IT’S A DOG’S LIFE (1955)
Article 2645 by Dave Sindelar
Viewing Date: 7-3-2008
Posting Date: 11-9-2008
Directed by Herman Hoffman
Featuring Jeff Richards, Jarma Lewis, Edmund Gwenn
A bull terrier tries to survive on the streets of the city with his mother. He discovers the secret of his birth, and then his mother vanishes. He vows to find his mother so he can take care of her, and to find his father so he can kill him.
The story is a borderline fantasy because we’re told the story from the dog’s point of view. This basic premise could have been used any number of ways, but I really like the way they went. An uncredited Vic Morrow provides the voice for the streetwise bull terrier called Wildfire, and he manages to give the dog a really engaging personality. It also helps that the movie does not shy away from darkness; the dog is trained as a fighting dog, and though we don’t actually see the dogs fighting (Wildfire accurately tells us that we don’t need to see it to know what’s going on, and even name-drops the Humane Society and the ASPCA at one point), we still get to see enough of the ugliness and seediness of this world to make us really care about the the dog’s fate. The story lightens up somewhat when the dog is befriended and adopted by a kindly old man, but somehow the sense of potential darkness and tragedy never entirely dissipates. The movie even achieves an unexpected depth when the dog finally wins over the unhappy owner of the estate; their bond turns out to be that they’ve both stared death in the eye. With all that, the movie manages to retain a charm and wit that really brings it to life.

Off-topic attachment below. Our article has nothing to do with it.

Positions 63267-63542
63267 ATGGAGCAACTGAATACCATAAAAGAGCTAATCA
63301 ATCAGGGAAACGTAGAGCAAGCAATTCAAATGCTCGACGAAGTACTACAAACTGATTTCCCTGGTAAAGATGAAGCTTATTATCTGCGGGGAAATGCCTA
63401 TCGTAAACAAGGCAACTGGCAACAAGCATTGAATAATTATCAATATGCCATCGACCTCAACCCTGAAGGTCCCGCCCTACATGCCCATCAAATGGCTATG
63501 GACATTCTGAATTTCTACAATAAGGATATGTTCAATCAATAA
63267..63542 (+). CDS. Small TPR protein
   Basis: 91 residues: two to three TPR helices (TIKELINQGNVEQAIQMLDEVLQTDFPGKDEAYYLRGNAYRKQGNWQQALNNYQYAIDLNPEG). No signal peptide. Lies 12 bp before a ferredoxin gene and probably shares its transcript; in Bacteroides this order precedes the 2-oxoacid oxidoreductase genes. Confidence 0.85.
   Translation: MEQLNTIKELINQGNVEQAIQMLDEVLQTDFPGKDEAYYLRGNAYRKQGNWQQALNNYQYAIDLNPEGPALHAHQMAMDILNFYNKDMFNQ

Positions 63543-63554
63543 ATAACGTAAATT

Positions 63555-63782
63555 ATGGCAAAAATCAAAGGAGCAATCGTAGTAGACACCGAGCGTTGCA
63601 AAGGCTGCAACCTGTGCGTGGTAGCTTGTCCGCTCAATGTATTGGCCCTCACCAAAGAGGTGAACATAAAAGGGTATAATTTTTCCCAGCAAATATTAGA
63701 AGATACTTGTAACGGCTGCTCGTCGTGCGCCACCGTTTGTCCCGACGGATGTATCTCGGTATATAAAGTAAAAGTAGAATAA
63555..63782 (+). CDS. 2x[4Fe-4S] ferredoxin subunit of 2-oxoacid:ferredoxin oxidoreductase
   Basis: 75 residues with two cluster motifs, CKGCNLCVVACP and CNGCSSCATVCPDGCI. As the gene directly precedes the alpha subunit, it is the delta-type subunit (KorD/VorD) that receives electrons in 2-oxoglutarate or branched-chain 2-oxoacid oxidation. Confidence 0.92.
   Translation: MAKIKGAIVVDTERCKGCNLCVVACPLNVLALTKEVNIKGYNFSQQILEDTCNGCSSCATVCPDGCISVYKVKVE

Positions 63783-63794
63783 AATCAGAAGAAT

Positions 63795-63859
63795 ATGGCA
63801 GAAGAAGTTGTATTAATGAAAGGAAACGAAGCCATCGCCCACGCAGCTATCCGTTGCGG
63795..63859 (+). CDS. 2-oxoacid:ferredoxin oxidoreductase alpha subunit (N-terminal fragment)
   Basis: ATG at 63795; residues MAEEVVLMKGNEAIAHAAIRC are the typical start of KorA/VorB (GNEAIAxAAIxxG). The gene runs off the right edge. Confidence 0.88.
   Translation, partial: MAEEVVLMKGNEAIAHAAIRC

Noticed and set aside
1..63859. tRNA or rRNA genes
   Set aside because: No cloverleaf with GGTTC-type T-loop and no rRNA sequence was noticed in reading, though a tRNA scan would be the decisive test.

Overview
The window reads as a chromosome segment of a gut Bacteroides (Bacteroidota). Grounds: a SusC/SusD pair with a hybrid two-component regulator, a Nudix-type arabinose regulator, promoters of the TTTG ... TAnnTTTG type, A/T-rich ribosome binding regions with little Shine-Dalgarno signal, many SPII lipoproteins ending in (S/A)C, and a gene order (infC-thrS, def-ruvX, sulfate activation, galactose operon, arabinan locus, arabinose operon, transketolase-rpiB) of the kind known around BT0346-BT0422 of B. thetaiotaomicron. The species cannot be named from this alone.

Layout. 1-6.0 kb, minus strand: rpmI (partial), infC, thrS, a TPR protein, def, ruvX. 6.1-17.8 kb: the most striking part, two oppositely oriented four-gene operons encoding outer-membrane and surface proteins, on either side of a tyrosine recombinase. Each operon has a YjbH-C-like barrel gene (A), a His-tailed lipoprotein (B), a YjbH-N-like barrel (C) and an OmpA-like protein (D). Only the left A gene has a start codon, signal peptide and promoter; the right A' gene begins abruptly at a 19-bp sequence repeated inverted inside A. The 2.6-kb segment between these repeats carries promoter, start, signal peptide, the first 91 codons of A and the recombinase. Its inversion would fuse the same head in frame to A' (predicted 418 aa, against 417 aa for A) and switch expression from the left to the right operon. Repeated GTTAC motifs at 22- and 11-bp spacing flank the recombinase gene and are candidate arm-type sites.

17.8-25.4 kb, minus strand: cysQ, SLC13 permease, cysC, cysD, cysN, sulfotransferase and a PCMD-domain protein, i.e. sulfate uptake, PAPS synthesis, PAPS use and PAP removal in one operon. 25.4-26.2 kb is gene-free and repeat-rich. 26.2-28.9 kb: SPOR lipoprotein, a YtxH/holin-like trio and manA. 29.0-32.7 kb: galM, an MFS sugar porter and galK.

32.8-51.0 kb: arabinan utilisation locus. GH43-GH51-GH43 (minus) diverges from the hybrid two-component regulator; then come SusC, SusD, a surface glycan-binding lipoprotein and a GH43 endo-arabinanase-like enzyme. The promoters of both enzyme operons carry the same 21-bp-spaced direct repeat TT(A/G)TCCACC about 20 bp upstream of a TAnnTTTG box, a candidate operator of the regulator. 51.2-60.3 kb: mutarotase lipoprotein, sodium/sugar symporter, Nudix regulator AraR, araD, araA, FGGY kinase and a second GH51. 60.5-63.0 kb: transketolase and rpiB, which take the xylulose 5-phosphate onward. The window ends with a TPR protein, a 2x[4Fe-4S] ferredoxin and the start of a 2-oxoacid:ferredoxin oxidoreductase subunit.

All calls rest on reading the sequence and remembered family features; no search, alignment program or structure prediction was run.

Still, I couldn’t help but ponder sadly over what would happen to this movie if it were made today. No attempt is made in this movie to make the dog look like he’s actually talking; nowadays, I’m sure they’d go the route of using the talking animal effects we see in so many movies and TV commercials, and that fragile sense of reality that this movie retains would be lost. Furthermore, the darker aspects of the movie would be traded in for a series of “dogs sniffing butts” jokes, and the whole movie would probably end up like the chaotic dog show that makes for what I felt was the weakest scene in this movie. The very thought of this saddens me somewhat.